FEATURED POST

The Leader of Europe's 'Last Dictatorship' Is Facing an Unprecedented Challenge. Here's What It Could Mean for Belarus

Image
Europe’s longest serving leader Alexander Lukashenko has long worked hard to seem invincible. He has dominated past elections that the U.S. has deemed neither free nor fair and brokered no dissent and suppressed protests. Now, he is facing an unprecedented challenge as he runs for a sixth term as president of Belarus in elections on August 9. A former teacher and political novice, Svetlana Tikhanovskaya, has emerged as his main rival, pledging to topple Lukashenko’s regime and restore democracy.
Tens of thousands have rallied across Belarus in some of the country’s biggest opposition protests in a decade, amid mounting frustration over the government’s mishandling of the COVID-19 crisis, combined with grievances about the economy. Referring to Lukashenko, protestors chanted ‘stop the cockroach’ and held placards reading ‘change!’.
“For the first time in his 26-year rule, Lukashenko knows the majority don’t support him,” says Aleksandr Feduta, a former aide to the incumbent, who was i…

North Korea: Prospects of a Purge

(...) While Kim Il-sung was revered by his people for fighting Japanese colonial rule, the halo surrounding his successors has steadily dimmed to such an extent that his grandson, the new ruler, will have to rely on people such as his uncle, Jang, to hold on to power, at least in the short term.

Official media in the North have built Kim Jong-un, a jowly and rotund man in his late 20s, into a leader worthy of inheriting the crown, naming him "respected general," "great successor," "outstanding leader" and "supreme commander."

This year, dissident groups based in South Korea, citing North Korean refugees and businessmen working in China, linked the youngest Kim to a crackdown on business activities and a tougher policy on people seeking to flee from North Korea.

Those reports could not be verified independently, but would again suggest that further repression is more likely than an economic opening under the new man.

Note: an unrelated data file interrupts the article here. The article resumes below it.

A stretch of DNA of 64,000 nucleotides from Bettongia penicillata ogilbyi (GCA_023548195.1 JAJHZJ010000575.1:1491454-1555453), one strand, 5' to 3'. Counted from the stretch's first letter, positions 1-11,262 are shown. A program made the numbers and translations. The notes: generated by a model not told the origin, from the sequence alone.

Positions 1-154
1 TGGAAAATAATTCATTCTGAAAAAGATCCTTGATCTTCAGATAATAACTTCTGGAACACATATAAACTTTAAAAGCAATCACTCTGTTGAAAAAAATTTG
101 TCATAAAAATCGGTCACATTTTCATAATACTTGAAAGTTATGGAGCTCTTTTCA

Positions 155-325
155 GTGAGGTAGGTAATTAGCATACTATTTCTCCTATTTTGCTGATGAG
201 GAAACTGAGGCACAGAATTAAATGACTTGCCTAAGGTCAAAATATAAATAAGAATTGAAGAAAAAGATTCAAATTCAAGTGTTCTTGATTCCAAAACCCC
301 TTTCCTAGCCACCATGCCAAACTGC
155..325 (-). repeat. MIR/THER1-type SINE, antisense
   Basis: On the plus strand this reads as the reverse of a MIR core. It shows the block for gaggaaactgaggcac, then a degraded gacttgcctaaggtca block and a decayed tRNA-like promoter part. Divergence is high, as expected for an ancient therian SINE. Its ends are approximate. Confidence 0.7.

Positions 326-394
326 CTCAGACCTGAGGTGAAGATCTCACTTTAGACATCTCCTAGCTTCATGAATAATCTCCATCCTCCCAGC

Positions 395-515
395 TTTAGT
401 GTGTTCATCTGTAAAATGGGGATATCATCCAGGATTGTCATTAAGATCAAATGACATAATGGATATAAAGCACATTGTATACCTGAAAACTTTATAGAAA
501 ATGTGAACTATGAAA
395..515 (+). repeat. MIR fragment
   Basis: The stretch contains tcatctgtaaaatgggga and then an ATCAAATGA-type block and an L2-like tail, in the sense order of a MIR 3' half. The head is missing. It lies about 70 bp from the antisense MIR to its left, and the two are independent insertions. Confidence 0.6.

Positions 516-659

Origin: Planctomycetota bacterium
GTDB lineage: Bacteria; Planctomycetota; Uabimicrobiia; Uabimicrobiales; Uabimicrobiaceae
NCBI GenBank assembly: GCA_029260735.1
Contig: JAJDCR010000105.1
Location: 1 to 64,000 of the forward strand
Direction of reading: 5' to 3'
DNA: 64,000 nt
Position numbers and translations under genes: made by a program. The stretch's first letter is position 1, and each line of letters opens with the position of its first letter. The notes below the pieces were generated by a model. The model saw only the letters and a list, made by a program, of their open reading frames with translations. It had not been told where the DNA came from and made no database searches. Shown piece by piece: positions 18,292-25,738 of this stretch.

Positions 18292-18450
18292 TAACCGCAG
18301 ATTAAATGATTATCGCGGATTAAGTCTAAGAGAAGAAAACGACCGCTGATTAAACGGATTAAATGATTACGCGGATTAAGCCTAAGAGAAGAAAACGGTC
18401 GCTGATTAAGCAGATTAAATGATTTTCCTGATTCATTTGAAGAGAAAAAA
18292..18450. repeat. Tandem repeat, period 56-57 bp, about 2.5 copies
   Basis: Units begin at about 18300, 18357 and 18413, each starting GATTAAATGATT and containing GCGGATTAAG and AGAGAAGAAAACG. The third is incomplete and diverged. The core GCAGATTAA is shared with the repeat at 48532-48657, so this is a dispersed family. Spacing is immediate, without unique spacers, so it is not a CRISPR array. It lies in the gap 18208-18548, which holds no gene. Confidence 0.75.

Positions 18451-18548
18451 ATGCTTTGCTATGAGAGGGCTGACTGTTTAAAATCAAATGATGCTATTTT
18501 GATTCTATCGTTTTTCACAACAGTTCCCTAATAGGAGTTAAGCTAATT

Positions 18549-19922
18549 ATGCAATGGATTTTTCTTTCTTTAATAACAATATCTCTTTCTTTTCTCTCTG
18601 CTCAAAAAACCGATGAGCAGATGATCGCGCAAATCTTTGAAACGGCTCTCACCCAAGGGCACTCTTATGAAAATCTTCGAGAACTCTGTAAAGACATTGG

It also gives little hope for the 200,000 North Koreans who human rights group Amnesty international says are enslaved in labor camps, subjected to torture and hunger or execution.

"There is likely to be a politically motivated purge and imprisonment, and it could go on for a considerable period of time," said Pak Sang-hak, who heads a group in Seoul working to support defectors, and is himself a defector.

"That is especially because of the relative instability of Kim Jong-un's leadership. There might also be persecution as a way of intimidation and discipline."


Source: Reuters, December 28, 2011

Related articles:
Dec 21, 2011
He was responsible for the deaths of hundreds of thousands, and perhaps millions, of North Koreans through widespread preventable starvation, horrendous prisons and forced labor camps, and public executions. Kim family ...
Dec 22, 2011
China 1000s+ Iran 388+ Iraq 120+ Saudi Arabia 69+ USA 52 Yemen 30+ Sudan 9+ Viet Nam 9+ Syria 8+ North Korea + Japan 7 Egypt 5+ Libya 4+ Bangladesh 3 Thailand 2 Botswana 1 Singapore 1 Malaysia + ...
May 14, 2011
China 1000s+ Iran 388+ Iraq 120+ Saudi Arabia 69+ USA 52 Yemen 30+ Sudan 9+ Viet Nam 9+ Syria 8+ North Korea + Japan 7 Egypt 5+ Libya 4+ Bangladesh 3 Thailand 2 Botswana 1 Singapore 1 Malaysia +. EXECUTIONS IN 2009 ...

Most Viewed (Last 7 Days)

Saudi Arabia | Execution caught on video

Texas executes Dale Devon Scheanette

Ohio executes Reginald Brooks

Iran | Female Prisoner executed in Mashhad

California executions on hold, but coronavirus killing San Quentin inmates

Vietnam | Singaporean drug trafficker gets death sentence

USA | Angela McAnulty, Only Woman on Oregon’s Death Row, Resentenced to Life in Prison

Iran | Young woman, 32, hanged in Mashhad after 6 years on death row

The Leader of Europe's 'Last Dictatorship' Is Facing an Unprecedented Challenge. Here's What It Could Mean for Belarus

USA | Execution set for sole Native American on federal death row